So I still haven’t finished Third Coast, or Blue Monday: Fats Domino and the Lost Dawn of Rock ‘n’ Roll, and instead I tore through Tales to Astonish: Jack Kirby, Stan Lee, and the American Comic Book Revolution by Ronin Ro. I realized while I was reading it that I have probably read every book Ronin Ro has written, even Gangster, his collection of hip-hop essays. The only one I may not have finished is Raising Hell: The Reign, Ruin, and Redemption of Run-D.M.C. and Jam Master Jay. In fact, I realized that while I was pretending that I had been focused on finishing the Southern hip-hop and Fats Domino books, I had finished reading several other books, one of which was Ro’s bio of Dr. Dre. He certainly consistently writes about people and things I am interested in, even if I have my criticisms of his work.
The book Tales to Astonish really hit me with just how much of the licensed properties that make billions of dollars for the companies that own Marvel and DC came from Jack Kirby’s brain, and the man was a freelancer who owned the rights to none of them, and made a page rate fee for creating the bulk of the Marvel Universe, and still-vital chunks of the DC Universe (yielding material for the current DC mega-events). What’s so sad is that he co-created characters like the X-Men, Captain America, the Fantastic Four, the Hulk, Silver Surfer, the Avengers, Black Panther (the first black superhero was wasn’t a 1940’s black face stereotype), and even an early version of Spider-Man called Spiderman which eventually became the character developed by Steve Ditko and Stan Lee, yet he nor his family will ever receive a cent of royalties of all the money these characters make their corporate owners.
Jack Kirby is a legend who blew me away upon first exposure. My grandfather gathered comics thrown away by people while doing his newspaper route and my grandmother gave me an assortment when I visited them once as a child. In the batch was New Gods #2 which instantly wowed me; Metron, his Mobius chair, the gods trapped on the edge of the Source Wall. Boom! (Tube.) I don’t know that I had ever paid attention to an artist’s credit in a comic book before, but one comic was enough to have me remember the name Jack Kirby. Jack was my first “favorite artist,” until some time later I picked up a copy of Uncanny X-Men 140 and discovered John Byrne’s work.
Born Jacob Kurtzberg, the man changed his name to Jack and proceeded to get jacked. Poor Jacob. Stanley Lieber did a lot better. The book makes a point of how effectively “Stan Lee” took credit for all the Marvel characters, and continues to this day as a million-dollar-a-year consultant for the company. To drive the point home even further, I was describing to a friend in Philly what the book was about, and when I mentioned all the superheroes Jack and Stan created, he said, “Yeah, they were all invented by Stan Lee. I’ve never heard of that other guy.” So sad. I got really emotional reading about all Jack’s efforts to stay afloat over the years, while his creations raked in millions for those that had nothing to do with bringing them into the world. At least Stan Lee had a salary; Jack was always freelance, and never owned or received royalties for any of his creations.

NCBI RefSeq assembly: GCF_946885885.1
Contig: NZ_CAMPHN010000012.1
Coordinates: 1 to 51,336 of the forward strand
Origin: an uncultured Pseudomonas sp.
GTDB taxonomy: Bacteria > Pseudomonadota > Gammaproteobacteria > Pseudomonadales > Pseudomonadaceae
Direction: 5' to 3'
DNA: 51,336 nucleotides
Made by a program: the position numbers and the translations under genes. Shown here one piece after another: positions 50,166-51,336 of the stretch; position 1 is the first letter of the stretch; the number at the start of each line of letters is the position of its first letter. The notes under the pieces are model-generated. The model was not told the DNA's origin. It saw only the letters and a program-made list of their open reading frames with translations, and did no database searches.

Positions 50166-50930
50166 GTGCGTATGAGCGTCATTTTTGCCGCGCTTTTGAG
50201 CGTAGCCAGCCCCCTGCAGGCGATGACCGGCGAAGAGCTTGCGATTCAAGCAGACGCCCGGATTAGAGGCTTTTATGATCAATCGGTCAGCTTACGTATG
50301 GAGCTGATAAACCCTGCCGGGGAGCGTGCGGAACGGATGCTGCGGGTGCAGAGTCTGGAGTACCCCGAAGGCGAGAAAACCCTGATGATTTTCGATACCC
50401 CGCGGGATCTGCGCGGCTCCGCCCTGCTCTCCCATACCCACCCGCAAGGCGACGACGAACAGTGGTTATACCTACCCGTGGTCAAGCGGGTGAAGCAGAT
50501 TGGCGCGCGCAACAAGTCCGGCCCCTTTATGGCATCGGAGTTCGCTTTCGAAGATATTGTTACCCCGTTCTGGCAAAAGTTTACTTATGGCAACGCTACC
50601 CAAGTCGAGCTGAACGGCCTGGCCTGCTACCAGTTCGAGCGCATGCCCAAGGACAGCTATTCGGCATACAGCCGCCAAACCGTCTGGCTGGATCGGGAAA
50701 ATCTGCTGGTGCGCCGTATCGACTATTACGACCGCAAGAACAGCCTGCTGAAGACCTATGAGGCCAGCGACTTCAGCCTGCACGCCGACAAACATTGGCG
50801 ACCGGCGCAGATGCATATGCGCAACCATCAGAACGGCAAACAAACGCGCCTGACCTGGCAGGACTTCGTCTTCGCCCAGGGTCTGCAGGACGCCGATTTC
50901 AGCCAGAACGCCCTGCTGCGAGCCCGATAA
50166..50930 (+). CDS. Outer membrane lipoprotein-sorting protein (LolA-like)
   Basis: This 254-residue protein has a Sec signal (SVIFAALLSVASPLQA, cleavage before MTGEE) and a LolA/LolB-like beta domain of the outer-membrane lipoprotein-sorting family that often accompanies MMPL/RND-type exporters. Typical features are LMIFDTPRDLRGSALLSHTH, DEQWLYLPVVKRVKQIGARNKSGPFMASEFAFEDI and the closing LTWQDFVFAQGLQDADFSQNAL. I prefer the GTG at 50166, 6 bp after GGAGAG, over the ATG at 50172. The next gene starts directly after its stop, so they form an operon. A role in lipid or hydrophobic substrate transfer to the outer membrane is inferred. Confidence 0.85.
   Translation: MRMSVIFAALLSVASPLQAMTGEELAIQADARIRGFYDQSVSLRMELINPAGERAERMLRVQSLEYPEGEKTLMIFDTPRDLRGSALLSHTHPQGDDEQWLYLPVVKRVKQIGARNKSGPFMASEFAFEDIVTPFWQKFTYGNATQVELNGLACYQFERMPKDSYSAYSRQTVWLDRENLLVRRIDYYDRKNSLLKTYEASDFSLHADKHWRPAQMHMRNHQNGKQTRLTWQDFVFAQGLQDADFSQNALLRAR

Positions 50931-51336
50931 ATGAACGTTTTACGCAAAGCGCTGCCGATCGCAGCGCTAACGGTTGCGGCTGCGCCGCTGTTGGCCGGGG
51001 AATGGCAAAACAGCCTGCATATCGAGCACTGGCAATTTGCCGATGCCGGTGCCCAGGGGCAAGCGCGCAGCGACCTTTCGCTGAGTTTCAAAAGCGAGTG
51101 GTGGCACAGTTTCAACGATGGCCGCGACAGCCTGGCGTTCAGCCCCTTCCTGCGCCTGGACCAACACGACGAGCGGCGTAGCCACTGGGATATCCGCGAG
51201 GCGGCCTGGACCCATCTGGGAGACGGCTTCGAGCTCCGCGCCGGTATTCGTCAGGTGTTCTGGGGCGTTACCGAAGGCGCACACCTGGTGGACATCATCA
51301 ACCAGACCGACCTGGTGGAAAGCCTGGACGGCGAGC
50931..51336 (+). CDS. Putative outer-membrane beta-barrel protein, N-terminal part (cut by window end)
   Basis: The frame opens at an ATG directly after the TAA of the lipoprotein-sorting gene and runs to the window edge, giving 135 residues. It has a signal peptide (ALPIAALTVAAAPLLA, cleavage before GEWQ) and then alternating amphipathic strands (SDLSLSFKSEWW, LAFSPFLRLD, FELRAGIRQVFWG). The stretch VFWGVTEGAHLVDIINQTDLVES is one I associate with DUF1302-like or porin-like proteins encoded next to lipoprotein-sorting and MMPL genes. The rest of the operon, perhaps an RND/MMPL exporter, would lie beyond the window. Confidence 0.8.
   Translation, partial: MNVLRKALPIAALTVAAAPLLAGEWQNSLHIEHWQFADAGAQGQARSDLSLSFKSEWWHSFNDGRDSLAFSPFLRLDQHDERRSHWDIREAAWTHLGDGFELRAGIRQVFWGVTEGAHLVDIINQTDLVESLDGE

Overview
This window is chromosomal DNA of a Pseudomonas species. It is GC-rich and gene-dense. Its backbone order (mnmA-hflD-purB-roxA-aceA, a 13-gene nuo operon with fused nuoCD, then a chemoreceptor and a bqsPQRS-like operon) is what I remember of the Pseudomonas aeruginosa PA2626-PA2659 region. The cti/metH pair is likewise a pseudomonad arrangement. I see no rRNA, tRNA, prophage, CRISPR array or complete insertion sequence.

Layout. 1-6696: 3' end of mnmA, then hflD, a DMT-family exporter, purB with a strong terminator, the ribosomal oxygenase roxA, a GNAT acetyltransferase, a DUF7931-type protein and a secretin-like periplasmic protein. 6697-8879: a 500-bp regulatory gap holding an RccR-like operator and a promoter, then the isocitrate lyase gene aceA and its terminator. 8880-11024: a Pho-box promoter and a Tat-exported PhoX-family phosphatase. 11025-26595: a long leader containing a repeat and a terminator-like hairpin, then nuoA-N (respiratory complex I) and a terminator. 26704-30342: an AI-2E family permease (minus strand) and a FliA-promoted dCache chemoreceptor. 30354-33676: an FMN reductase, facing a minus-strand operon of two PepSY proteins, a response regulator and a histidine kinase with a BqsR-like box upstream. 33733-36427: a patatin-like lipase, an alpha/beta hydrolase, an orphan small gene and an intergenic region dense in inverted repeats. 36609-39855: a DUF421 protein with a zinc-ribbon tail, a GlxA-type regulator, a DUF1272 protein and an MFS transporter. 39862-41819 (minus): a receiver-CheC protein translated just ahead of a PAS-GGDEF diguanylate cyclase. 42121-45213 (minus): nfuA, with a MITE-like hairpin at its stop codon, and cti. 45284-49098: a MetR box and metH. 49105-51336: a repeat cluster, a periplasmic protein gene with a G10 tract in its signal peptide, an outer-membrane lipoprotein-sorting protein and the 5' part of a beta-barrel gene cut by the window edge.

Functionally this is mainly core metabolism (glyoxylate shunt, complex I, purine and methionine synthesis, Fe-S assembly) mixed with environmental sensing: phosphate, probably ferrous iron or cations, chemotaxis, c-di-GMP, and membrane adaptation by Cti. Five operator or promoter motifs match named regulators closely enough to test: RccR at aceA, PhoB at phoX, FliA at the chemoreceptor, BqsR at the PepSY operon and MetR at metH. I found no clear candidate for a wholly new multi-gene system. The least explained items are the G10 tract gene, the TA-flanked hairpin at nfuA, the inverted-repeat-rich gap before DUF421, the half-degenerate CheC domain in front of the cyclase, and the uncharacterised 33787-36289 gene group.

As a kid I loved the cartoon series Thundarr the Barbarian, and the book described Jack’s having created many of the villains on that show, which I didn’t know at the time. One of the bad guys, Lord Argoth of a Thousand Eyes, was so visually astounding for children’s television at the time, it makes total sense that he was a Jack Kirby creation.
I was also lucky enough to stumble upon issue number one of OMAC as a child. See the following images for an idea of how much of an impact that had on my little child mind.
I lifted these images from this blog post.
Jack Kirby was the first creator to give me the idea of becoming not just a comics artist, but a comics writer and artist. So many comics are created by separate writers and artists, that as a child, that was my only concept until I read the credits for New Gods #2. Also in elementary school I discovered Frank Miller’s Daredevil, and Jim Starlin’s Captain Marvel and Warlock comics, which furthered my appreciation for comics writer-artists. Up until I graduated from high school there was no other thought in my mind but that I would be a comic book writer and artist. I just thought I would go to college first, and get a solid academic education. After I left for college I never created another comic book again.